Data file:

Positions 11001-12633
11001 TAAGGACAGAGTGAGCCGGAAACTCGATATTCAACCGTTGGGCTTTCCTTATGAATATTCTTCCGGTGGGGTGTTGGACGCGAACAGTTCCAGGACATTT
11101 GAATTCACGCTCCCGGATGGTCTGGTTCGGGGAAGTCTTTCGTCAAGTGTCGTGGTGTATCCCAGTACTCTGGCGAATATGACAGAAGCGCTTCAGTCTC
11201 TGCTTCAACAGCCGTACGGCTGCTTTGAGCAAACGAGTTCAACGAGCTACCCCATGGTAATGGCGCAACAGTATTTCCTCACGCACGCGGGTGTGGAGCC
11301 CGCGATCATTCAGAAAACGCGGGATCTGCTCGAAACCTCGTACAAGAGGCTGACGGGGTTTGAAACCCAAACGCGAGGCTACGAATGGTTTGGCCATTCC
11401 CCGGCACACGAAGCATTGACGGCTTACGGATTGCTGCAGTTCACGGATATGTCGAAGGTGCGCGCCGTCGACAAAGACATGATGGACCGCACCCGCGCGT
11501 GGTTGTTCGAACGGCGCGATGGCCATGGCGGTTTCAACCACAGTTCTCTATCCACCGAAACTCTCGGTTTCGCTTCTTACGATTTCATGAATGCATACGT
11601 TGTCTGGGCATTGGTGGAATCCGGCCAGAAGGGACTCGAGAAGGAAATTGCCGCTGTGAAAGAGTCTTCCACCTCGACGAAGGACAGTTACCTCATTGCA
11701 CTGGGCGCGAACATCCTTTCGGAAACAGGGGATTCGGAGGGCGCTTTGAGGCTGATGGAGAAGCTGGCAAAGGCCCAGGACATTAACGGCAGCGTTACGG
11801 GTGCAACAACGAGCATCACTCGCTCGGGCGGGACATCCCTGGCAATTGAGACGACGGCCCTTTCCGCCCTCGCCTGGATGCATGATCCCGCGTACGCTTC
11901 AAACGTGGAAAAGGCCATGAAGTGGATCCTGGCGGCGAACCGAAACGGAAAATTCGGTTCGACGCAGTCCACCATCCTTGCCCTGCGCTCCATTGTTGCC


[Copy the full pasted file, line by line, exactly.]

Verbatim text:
Positions 11001-12633
11001 TAAGGACAGAGTGAGCCGGAAACTCGATATTCAACCGTTGGGCTTTCCTTATGAATATTCTTCCGGTGGGGTGTTGGACGCGAACAGTTCCAGGACATTT
11101 GAATTCACGCTCCCGGATGGTCTGGTTCGGGGAAGTCTTTCGTCAAGTGTCGTGGTGTATCCCAGTACTCTGGCGAATATGACAGAAGCGCTTCAGTCTC
11201 TGCTTCAACAGCCGTACGGCTGCTTTGAGCAAACGAGTTCAACGAGCTACCCCATGGTAATGGCGCAACAGTATTTCCTCACGCACGCGGGTGTGGAGCC
11301 CGCGATCATTCAGAAAACGCGGGATCTGCTCGAAACCTCGTACAAGAGGCTGACGGGGTTTGAAACCCAAACGCGAGGCTACGAATGGTTTGGCCATTCC
11401 CCGGCACACGAAGCATTGACGGCTTACGGATTGCTGCAGTTCACGGATATGTCGAAGGTGCGCGCCGTCGACAAAGACATGATGGACCGCACCCGCGCGT
11501 GGTTGTTCGAACGGCGCGATGGCCATGGCGGTTTCAACCACAGTTCTCTATCCACCGAAACTCTCGGTTTCGCTTCTTACGATTTCATGAATGCATACGT
11601 TGTCTGGGCATTGGTGGAATCCGGCCAGAAGGGACTCGAGAAGGAAATTGCCGCTGTGAAAGAGTCTTCCACCTCGACGAAGGACAGTTACCTCATTGCA
11701 CTGGGCGCGAACATCCTTTCGGAAACAGGGGATTCGGAGGGCGCTTTGAGGCTGATGGAGAAGCTGGCAAAGGCCCAGGACATTAACGGCAGCGTTACGG
11801 GTGCAACAACGAGCATCACTCGCTCGGGCGGGACATCCCTGGCAATTGAGACGACGGCCCTTTCCGCCCTCGCCTGGATGCATGATCCCGCGTACGCTTC
11901 AAACGTGGAAAAGGCCATGAAGTGGATCCTGGCGGCGAACCGAAACGGAAAATTCGGTTCGACGCAGTCCACCATCCTTGCCCTGCGCTCCATTGTTGCC